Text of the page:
Long before the UK, the Republic of Ireland was one of the first supporters of the EU, becoming part of the European Community as early as the 1960s. It remains a steadfast supporter of the EU and will be so, long after Brexit.

Because Northern Ireland is part of the UK, this means that when Britain leaves the EU, Northern Ireland will leave too. Goods from the Republic of Ireland made to EU standards and headed to the UK for “export”, will then have to undergo Customs inspections at the land border with Northern Ireland, a prospect that overturns the Good Friday agreement, which, under Strand 2, explicitly defines the relationship between the two Irish peoples. A tariff and inspections border would bring back gory memories of the IRA conflict.

The Irish backstop simply states that as long as there is no long-term trade pact between the UK and the EU, such as a graceful exit which Mrs May and her colleagues have been unable to negotiate for nearly three years, Britain would remain in the European customs union, and Northern Ireland would be bound by most rules of the single market. Such a backstop would ensure that there would be no physical customs border between the Republic of Ireland and the UK.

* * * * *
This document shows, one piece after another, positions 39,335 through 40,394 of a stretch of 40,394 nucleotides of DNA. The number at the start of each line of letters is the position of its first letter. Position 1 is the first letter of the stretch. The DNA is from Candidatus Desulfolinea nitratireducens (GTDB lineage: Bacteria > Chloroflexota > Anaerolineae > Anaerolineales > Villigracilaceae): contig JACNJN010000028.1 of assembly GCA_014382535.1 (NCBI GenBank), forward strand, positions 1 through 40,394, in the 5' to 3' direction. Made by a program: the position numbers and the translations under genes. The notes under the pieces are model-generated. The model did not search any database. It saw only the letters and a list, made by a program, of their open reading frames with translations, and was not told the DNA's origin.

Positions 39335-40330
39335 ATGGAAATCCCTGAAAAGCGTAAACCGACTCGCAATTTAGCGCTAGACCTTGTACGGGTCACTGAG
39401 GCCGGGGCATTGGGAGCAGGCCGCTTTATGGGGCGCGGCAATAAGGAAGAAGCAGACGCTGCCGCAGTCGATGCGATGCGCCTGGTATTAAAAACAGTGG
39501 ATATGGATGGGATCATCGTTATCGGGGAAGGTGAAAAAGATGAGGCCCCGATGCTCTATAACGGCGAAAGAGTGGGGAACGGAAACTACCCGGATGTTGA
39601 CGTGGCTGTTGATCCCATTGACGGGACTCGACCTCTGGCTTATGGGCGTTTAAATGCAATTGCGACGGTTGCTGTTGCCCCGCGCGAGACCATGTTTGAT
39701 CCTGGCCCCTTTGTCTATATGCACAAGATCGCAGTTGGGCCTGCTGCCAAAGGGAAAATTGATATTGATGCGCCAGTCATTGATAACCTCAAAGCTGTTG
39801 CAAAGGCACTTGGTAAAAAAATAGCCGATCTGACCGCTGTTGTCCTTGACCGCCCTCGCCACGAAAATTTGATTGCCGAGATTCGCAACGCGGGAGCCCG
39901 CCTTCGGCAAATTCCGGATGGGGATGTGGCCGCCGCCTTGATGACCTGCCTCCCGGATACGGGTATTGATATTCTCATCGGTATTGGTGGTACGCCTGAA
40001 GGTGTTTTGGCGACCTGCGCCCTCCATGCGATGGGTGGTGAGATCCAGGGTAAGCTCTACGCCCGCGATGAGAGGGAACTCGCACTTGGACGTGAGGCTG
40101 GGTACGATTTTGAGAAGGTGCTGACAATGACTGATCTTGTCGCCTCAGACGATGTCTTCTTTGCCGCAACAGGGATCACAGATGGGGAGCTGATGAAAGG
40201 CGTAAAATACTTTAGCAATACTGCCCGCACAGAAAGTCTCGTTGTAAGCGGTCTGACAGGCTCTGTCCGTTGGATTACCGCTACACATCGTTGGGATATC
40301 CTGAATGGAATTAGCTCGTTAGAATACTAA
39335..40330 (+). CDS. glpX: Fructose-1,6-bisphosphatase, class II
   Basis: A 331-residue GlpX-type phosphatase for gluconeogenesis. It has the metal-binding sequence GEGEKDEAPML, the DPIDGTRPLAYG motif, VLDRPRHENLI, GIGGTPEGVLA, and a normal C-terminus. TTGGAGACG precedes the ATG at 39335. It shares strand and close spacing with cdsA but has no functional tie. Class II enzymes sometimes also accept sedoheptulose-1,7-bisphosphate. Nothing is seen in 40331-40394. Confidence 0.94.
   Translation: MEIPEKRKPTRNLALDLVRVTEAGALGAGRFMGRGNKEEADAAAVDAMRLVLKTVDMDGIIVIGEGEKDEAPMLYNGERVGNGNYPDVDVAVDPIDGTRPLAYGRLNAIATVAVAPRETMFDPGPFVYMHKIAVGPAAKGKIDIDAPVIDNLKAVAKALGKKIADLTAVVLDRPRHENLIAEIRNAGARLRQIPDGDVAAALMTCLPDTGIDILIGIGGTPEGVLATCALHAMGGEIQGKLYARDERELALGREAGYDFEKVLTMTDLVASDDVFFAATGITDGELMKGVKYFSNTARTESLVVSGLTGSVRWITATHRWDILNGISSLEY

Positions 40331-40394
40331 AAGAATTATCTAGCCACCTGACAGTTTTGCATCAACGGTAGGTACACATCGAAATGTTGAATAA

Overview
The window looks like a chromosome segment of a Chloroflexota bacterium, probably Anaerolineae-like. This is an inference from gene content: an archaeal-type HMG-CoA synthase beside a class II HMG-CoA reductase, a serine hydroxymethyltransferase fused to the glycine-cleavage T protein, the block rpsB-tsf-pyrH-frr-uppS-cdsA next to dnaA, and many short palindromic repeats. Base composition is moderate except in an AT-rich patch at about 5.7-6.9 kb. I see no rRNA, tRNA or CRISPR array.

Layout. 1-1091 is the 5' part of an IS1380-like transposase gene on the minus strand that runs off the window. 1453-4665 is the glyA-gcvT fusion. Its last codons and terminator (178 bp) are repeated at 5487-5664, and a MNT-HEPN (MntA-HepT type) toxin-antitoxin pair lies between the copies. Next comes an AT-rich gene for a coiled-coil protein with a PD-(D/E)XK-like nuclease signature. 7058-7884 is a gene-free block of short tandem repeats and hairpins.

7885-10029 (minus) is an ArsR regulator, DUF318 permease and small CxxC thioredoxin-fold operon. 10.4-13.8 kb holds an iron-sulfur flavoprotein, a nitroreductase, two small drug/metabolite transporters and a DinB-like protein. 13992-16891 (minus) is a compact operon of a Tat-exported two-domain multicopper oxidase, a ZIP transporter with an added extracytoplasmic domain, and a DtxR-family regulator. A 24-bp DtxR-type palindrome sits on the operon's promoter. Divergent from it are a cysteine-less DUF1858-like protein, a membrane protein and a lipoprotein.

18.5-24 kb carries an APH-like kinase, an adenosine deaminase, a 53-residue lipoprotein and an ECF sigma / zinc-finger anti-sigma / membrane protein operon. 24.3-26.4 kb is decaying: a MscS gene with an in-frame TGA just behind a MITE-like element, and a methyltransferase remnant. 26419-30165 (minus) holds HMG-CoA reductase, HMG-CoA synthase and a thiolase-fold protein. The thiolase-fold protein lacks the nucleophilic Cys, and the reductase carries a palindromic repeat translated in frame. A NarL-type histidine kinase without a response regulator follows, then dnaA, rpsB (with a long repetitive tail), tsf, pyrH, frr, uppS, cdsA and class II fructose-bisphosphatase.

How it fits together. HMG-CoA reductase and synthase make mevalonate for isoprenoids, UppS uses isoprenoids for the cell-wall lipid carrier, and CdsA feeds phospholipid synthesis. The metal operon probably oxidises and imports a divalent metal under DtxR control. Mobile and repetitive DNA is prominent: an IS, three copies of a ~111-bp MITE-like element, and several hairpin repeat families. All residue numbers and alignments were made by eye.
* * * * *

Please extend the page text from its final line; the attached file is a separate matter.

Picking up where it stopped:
A second Brexit vote?

This means that if a hard exit were to come on March 29 with the Irish backstop in place, Britain would technically remain a part of the EU forever. This is the equivalent of overturning the Brexit vote. In many ways, it is worse. The UK will be bound by the EU’s rules but because it is technically not part of the EU, it will have no say in those rules (or future rules). It would amount to “taxation without representation”, the worst form of tyranny in modern political discourse.

The most likely outcome, therefore, will be a hard Brexit without an Irish backstop. That would make Brexit so harsh, it would force those on the margins to consider a second Brexit vote, a vote that Brexit opponents always dreamed of. Then the globalists will have asserted their power, firmly entrenching the rules-based global order for generations to come. And the globalists will proudly proclaim, “We told you so!”

This is what the world has come to today: if you don’t like a vote, stall, stall, and stall, and make the outcome of the vote so unbearable that you get a chance for a do-over. In the do-over, vanquish your opponents and win.